At the moment, the name ‘Greece’ has negative connotations: debt, austerity, recession, political failure, and social deprivation. But the present is only a slender time-slice in Greece’s long history, and Greece has been and remains the source of many riches of thought, art, culture, and landscape. Directly or indirectly, this heritage has shaped and enriched the lives of us all, and on this website people who love Greece — philhellenes in the simple sense — celebrate what Greece has given them and the world.
If you love Greece and would like to contribute something to the site, then please do so. A contribution can be as simple as a scan of an old holiday photo and a few words of reminiscence. Follow this link for details of how to contribute. Alternatively, you can post a short message directly on the messages page.
There is also a Philhellenes twitter account, where I post links to news stories and comment pieces that have caught my eye. (Linking to an opinion piece does not mean that I endorse its content, merely that I think it is worth reading.) A weekly digest of these tweets is posted automatically to this blog. (Messages to the Philhellenes twitter account are also posted to my personal twitter account, along with messages on many other topics.)
Keith Frankish, Site Editor
The banner of this site is a detail from a photograph of the new Acropolis Museum in Athens by the photographer Giorgos Vitsaropoulos. Giorgos kindly gave me permission to use the image and to reproduce the full version of the photograph below. It is an evocative image, which beautifully contrasts the permanence of the ancient statuary with the fleeting human visitors — a contrast mirrored in the clouds passing across the deep blue sky above.
More of Giorgos’ work, including further images of the Acropolis Museum and shots for the Greek Tourism Organisation, can be found on his website.
[Click on the image to view at a larger size.]
Howard Wettstein is Professor of Philosophy at the University of California, Riverside. His research interests lie in the areas of philosophy of language and philosophy of religion, and his many publications include the books Has Semantics Rested On a Mistake?, and Other Essays (1991), The Magic Prism: An Essay in the Philosophy of Language (2004), and The Significance of Religious Experience, and Other Essays (2012).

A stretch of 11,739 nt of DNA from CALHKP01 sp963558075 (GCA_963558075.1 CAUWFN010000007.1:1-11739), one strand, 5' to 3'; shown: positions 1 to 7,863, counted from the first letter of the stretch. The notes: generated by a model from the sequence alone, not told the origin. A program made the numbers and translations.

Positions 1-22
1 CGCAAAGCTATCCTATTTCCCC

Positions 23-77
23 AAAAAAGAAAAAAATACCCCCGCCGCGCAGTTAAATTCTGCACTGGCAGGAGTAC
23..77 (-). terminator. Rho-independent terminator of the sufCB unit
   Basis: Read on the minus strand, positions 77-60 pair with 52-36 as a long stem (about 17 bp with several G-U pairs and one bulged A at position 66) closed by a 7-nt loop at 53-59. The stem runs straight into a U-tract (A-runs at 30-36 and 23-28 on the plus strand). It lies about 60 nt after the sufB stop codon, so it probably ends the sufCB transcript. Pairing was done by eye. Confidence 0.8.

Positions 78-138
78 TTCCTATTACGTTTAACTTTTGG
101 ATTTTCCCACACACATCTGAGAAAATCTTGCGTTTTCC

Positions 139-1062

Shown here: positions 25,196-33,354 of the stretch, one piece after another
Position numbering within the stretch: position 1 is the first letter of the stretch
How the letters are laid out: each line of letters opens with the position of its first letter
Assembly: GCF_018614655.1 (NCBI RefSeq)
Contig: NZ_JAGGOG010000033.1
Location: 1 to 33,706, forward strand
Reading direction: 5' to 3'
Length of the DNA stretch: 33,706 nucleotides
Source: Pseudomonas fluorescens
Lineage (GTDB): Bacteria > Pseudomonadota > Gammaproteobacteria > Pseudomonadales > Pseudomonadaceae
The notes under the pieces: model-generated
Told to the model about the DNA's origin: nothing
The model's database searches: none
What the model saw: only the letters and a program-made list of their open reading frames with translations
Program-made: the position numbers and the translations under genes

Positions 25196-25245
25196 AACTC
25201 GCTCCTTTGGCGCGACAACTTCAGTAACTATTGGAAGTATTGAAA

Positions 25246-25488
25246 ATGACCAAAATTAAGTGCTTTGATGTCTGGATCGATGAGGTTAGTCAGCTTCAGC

Howard and his wife took a vacation in Greece in 2008, and he has kindly sent me some photos from that trip. He writes, “Here are a few from the best vacation of our lives, in Athens, Milos, and Sifnos, in 2008. The power of Athens, for one who has studied philosophy, goes without saying. But the islands were wondrous. It’s painful even to think about the crises that are affecting Greece and the Greek people at the present time. Here’s hoping that it’s short lived.”
From left to right, by row, the photos are of (1) Milos, (2) Athens, (3) Athens, (4) Sifnos, and (5) Sifnos.
[Click on the images to view at a larger size.]
István Aranyosi is an Assistant Professor in the Department of Philosophy at Bilkent University, Ankara, Turkey. His research interests lie in the areas of philosophy of mind and metaphysics, and his publications include the books The Peripheral Mind and God, Mind, and Logical Space (both 2013). István has kindly contributed the following reminiscences and photograph to philhellenes.org.
“As a kid, in the 1980s, I was known to my parents’ entourage as a Greek geek, having read and reread the legends of Mount Olympus, then a bunch of books the local librarian was happy to provide me, all connected to Greek culture and civilization.
“Lately, I have been more connected to Greek culture as part of my teaching and research in philosophy. However, I was most impressed in 2008, during my first visit to Greece, when what I saw was straightforward, outgoing, and freedom-loving people, with good sense of humour and good sense of business. One night in Rethymno, Crete, a sea food restaurant owner spotted me among a large crowd walking by, exclaiming: ‘You are my customer!’ – a couple of days before, I had eaten in his restaurant the best sea food ever since.
“The picture below shows me shopping for some saffron in Rethymno.”